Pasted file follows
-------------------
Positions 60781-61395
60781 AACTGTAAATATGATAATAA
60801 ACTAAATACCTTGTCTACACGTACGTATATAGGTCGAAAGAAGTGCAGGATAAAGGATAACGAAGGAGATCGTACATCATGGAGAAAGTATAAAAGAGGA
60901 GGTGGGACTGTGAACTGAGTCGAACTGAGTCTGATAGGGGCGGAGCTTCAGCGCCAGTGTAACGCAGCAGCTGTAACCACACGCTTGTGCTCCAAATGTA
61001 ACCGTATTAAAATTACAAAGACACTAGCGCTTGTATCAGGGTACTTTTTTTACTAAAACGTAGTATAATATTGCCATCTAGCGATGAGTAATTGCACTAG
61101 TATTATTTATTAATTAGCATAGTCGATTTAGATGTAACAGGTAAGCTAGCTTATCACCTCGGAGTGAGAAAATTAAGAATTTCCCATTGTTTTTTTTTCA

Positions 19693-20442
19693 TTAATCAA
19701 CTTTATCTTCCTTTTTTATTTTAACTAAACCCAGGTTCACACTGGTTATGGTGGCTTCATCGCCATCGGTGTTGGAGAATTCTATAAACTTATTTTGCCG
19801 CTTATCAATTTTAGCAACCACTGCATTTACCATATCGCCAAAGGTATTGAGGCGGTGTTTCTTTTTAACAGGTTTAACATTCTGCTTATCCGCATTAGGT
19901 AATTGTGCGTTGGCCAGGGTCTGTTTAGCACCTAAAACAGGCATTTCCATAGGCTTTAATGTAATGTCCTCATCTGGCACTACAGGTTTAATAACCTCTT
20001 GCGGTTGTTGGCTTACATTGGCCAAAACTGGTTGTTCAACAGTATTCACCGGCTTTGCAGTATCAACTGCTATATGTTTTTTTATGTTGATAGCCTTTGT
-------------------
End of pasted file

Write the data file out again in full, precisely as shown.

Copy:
Positions 60781-61395
60781 AACTGTAAATATGATAATAA
60801 ACTAAATACCTTGTCTACACGTACGTATATAGGTCGAAAGAAGTGCAGGATAAAGGATAACGAAGGAGATCGTACATCATGGAGAAAGTATAAAAGAGGA
60901 GGTGGGACTGTGAACTGAGTCGAACTGAGTCTGATAGGGGCGGAGCTTCAGCGCCAGTGTAACGCAGCAGCTGTAACCACACGCTTGTGCTCCAAATGTA
61001 ACCGTATTAAAATTACAAAGACACTAGCGCTTGTATCAGGGTACTTTTTTTACTAAAACGTAGTATAATATTGCCATCTAGCGATGAGTAATTGCACTAG
61101 TATTATTTATTAATTAGCATAGTCGATTTAGATGTAACAGGTAAGCTAGCTTATCACCTCGGAGTGAGAAAATTAAGAATTTCCCATTGTTTTTTTTTCA

Positions 19693-20442
19693 TTAATCAA
19701 CTTTATCTTCCTTTTTTATTTTAACTAAACCCAGGTTCACACTGGTTATGGTGGCTTCATCGCCATCGGTGTTGGAGAATTCTATAAACTTATTTTGCCG
19801 CTTATCAATTTTAGCAACCACTGCATTTACCATATCGCCAAAGGTATTGAGGCGGTGTTTCTTTTTAACAGGTTTAACATTCTGCTTATCCGCATTAGGT
19901 AATTGTGCGTTGGCCAGGGTCTGTTTAGCACCTAAAACAGGCATTTCCATAGGCTTTAATGTAATGTCCTCATCTGGCACTACAGGTTTAATAACCTCTT
20001 GCGGTTGTTGGCTTACATTGGCCAAAACTGGTTGTTCAACAGTATTCACCGGCTTTGCAGTATCAACTGCTATATGTTTTTTTATGTTGATAGCCTTTGT